I cannot, however, accept the majority's reasoning that Swartzenberg pertains only to "inquiries initiated by the [QA] committee." Swartzenberg never explicitly made such a holding, and instead concluded that the letter from the defendant physician at issue was "the functional equivalent of a statement" to the committee (id. at 154). The Court focused on the fact that the defendant physician communicated with the QA committee as the relevant consideration to determine whether the exception applied. It did not limit the exception's scope to only those instances where a statement was made by the defendant physician at a QA committee meeting or submitted in response to the committee's specific inquiries.

Moreover, even if Swartzenberg created a carve-out from the "in attendance at a meeting" requirement based on whether a statement was made by a party in response to a QA committee inquiry, the effect is far too broad and conflicts with the narrowness of the exception (Public Health Law § 2805-m [2]; see Education Law § 6527 [3]; Logue v Velez, 92 NY2d 13, 18 [1998]). For example, as was the case here, statements are often made by defendant physicians to hospital QA professionals, and it is undoubtedly true that such statements may be considered part of the general inquiry conducted by the committee. Thus, even limiting the application of Swartzenberg to inquiries by the committee to a party suggests that, any time a QA committee requests statements from a party, the committee is conducting an extra-meeting inquiry, rendering such statements discoverable. That undercuts our narrow holding here that the only discoverable statements are those made while in attendance at a QA committee meeting.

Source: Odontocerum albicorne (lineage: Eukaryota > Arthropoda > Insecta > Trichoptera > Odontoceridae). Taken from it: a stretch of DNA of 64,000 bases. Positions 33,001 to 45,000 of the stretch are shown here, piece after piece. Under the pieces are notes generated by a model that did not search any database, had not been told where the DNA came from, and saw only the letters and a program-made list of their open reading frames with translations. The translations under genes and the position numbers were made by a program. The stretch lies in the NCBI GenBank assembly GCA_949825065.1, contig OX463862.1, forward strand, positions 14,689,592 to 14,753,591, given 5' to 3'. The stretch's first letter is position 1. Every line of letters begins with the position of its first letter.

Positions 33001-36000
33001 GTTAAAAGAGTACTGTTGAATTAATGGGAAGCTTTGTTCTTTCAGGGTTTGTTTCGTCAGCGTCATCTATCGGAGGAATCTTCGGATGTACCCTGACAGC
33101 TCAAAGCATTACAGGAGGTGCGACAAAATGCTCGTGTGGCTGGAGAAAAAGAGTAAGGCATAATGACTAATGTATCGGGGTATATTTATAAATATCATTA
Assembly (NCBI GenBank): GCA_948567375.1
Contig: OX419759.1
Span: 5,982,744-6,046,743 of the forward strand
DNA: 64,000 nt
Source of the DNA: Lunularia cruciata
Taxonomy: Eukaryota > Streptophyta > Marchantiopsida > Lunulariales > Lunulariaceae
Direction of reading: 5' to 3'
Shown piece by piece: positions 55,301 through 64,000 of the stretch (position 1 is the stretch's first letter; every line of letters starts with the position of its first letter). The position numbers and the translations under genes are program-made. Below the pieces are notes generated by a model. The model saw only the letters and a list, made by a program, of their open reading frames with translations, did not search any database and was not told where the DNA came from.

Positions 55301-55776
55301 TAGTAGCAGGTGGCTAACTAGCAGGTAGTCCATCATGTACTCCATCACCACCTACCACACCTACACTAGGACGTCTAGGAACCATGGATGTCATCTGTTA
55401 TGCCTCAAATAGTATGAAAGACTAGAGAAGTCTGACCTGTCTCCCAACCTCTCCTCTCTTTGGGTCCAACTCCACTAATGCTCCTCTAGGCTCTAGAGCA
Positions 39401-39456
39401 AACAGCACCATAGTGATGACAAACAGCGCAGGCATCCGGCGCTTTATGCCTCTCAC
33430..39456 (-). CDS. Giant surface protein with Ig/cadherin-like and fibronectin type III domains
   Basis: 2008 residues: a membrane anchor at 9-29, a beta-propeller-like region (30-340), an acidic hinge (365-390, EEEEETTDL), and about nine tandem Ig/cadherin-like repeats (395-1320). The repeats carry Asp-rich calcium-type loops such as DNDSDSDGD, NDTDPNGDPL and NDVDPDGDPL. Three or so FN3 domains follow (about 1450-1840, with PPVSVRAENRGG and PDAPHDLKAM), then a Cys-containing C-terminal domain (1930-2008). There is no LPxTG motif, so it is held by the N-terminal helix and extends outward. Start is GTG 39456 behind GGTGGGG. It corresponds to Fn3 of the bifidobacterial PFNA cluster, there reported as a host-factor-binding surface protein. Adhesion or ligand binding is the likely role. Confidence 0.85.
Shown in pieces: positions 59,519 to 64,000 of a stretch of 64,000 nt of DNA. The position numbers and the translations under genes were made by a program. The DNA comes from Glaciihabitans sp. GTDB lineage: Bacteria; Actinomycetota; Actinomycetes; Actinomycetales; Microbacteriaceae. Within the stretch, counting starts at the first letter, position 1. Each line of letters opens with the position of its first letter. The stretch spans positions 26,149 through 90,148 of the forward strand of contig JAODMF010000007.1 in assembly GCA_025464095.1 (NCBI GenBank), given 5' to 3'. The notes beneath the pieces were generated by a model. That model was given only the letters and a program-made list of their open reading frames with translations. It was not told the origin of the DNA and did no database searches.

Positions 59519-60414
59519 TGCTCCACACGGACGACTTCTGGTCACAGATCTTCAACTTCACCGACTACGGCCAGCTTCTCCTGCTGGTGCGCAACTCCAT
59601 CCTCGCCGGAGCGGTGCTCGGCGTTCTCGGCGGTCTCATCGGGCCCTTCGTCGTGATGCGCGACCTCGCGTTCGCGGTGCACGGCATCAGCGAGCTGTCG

Thus, I would expressly disavow Swartzenberg as contrary to our construction of the narrow statutory exception permitted under Education Law § 6527 (3) and Public Health Law § 2805-m (2).

Entered: July 5, 2019

Mark W. Bennett

Clerk of the Court